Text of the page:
ANNE JEFFREYS ACTRESS SIGNED 5X6 JSA AUTHENTICATED COA #N44363
AUTHENTICATED BY JSA (JAMES SPENCE AUTHENTICATIONS
Anne Jeffreys (born Anne Carmichael; January 26, 1923) is an American actress and singer.
Born Annie Carmichael on January 26, 1923, in Goldsboro, North Carolina, Jeffreys entered the entertainment field at a young age, having her initial training in voice (she was an accomplished soprano). "She became a member of the New York Municipal Opera Company on a scholarship and sang the leades at Carnegie Hall in such things as La bohme, Traviata, and Pagliacci." However, she decided as a teenager to sign with the John Robert Powers agency as a junior model.
Her plans for an operatic career were sidelined when she was cast in a staged musical review, Fun for the Money. Her appearance in that revue led to her being cast in her first movie role, in I Married an Angel (1942), starring Nelson Eddy and Jeanette MacDonald. She was under contract to both RKO and Republic Studios during the 1940s, including several appearances as Tess Trueheart in the Dick Tracy series, and the 1944 Frank Sinatra musical Step Lively. She also appeared in the horror comedy Zombies on Broadway with Wally Brown and Alan Carney in 1945 and starred in Riffraff with Pat O'Brien two years later.
When her career faltered, she instead focused on her stage career, playing lead roles on Broadway in productions such as the 1947 opera Street Scene, the 1948 Cole Porter musical Kiss Me, Kate (having replaced Patricia Morison) and the 1952 musical Three Wishes for Jamie. With long-term husband Robert Sterling, who was first married to Ann Sothern, she appeared in the CBS sitcom Topper (19531955), in which she was billed in a voiceover as "the ghostess with the mostest".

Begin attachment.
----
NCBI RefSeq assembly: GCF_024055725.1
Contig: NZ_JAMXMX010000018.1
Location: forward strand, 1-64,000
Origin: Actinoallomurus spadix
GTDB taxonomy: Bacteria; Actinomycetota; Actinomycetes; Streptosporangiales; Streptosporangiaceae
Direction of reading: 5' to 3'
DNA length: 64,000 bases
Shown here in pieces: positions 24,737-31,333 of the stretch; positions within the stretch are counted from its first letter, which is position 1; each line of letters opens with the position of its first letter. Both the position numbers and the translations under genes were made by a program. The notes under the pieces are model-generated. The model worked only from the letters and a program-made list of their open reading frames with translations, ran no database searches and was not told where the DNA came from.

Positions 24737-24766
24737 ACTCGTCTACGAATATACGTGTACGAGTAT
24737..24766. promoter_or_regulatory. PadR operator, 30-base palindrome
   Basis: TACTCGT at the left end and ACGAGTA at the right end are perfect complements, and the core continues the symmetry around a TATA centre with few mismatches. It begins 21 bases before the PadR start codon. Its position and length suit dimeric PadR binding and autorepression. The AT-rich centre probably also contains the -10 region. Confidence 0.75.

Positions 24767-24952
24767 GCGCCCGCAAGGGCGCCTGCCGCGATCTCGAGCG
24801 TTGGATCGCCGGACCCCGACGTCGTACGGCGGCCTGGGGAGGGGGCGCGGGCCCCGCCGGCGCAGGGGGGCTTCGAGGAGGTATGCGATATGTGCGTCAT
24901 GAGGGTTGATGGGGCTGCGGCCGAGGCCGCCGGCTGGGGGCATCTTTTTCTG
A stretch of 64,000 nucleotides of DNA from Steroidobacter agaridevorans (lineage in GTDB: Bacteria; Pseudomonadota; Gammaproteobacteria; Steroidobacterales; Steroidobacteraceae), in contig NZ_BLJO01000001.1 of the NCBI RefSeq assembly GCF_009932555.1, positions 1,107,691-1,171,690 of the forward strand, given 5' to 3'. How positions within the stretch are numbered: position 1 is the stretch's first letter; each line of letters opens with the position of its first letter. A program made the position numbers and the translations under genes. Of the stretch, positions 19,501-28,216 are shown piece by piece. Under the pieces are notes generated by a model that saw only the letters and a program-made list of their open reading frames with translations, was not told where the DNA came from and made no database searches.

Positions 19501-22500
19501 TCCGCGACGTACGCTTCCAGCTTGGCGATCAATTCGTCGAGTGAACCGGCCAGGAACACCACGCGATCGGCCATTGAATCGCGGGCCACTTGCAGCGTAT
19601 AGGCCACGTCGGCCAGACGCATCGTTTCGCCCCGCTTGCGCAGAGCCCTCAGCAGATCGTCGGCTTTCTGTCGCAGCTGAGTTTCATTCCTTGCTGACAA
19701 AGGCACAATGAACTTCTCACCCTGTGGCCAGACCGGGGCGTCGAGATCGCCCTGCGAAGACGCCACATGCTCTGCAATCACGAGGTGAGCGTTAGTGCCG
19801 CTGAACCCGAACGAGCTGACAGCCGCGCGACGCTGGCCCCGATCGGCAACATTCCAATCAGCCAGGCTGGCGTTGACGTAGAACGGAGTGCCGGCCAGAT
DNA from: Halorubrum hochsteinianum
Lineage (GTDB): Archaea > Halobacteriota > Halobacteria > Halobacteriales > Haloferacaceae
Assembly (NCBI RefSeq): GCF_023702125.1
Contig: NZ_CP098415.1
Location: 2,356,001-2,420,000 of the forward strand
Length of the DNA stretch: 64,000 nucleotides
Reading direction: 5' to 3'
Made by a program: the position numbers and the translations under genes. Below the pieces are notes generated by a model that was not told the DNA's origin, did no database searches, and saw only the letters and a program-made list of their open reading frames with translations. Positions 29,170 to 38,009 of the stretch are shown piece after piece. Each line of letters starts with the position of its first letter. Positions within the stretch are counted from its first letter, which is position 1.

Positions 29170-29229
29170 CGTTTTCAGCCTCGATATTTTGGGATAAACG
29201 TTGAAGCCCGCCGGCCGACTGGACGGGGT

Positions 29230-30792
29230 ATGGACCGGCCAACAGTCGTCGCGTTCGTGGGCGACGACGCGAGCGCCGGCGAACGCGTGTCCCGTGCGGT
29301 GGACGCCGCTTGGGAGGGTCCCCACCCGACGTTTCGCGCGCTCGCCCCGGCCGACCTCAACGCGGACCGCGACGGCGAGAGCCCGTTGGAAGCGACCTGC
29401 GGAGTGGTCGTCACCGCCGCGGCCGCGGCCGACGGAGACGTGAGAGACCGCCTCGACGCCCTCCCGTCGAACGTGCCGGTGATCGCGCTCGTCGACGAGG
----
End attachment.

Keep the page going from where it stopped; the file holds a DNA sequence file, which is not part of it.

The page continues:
On December 18, 1957, Jeffreys and her husband played a couple with an unusual courtship arrangement brought about by an attack of the fever in the episode "The Julie Gage Story", broadcast in the first season of NBC's Wagon Train.
After a semi-retirement in the 1960s, she appeared on television, appearing in episodes of such series as Love, American Style (with her husband), L.A. Law and Murder, She Wrote. She was nominated for a Golden Globe for her work in The Delphi Bureau (1972). From 1984 to 1985, she starred in the short-lived Aaron Spelling series Finder of Lost Loves. She also appeared in Baywatch as David Hasselhoff's mother, and also had a recurring role in the night-time soap Falcon Crest as Amanda Croft.
In 1979, she guest starred as Siress Blassie in the Battlestar Galactica episode "The Man with Nine Lives" as a love interest of Chameleon, a part played by Fred Astaire. She was the last person to dance with him onscreen. She also guest starred as Prime Minister Dyne in the Buck Rogers in the 25th Century episode "Planet of the Amazon Women" as the leader of the titular planet.
Her most recent career has been in daytime television; From 1984 to 2004, she appeared on the soap opera General Hospital (as well as its short-lived spinoff, Port Charles) in the recurring role of wealthy socialite Amanda Barrington, a long-time board member of both the hospital and ELQ. In her initial storyline, she was part of a blackmail scheme which lead to the murder of Jimmy Lee Holt's mother, Beatrice, of whose death she was a suspect in.In the last year of "Port Charles", Amanda briefly became a vampire after being attacked. The character last appeared on screen in 2004 when Amanda attended Lila Quartermain's funeral.
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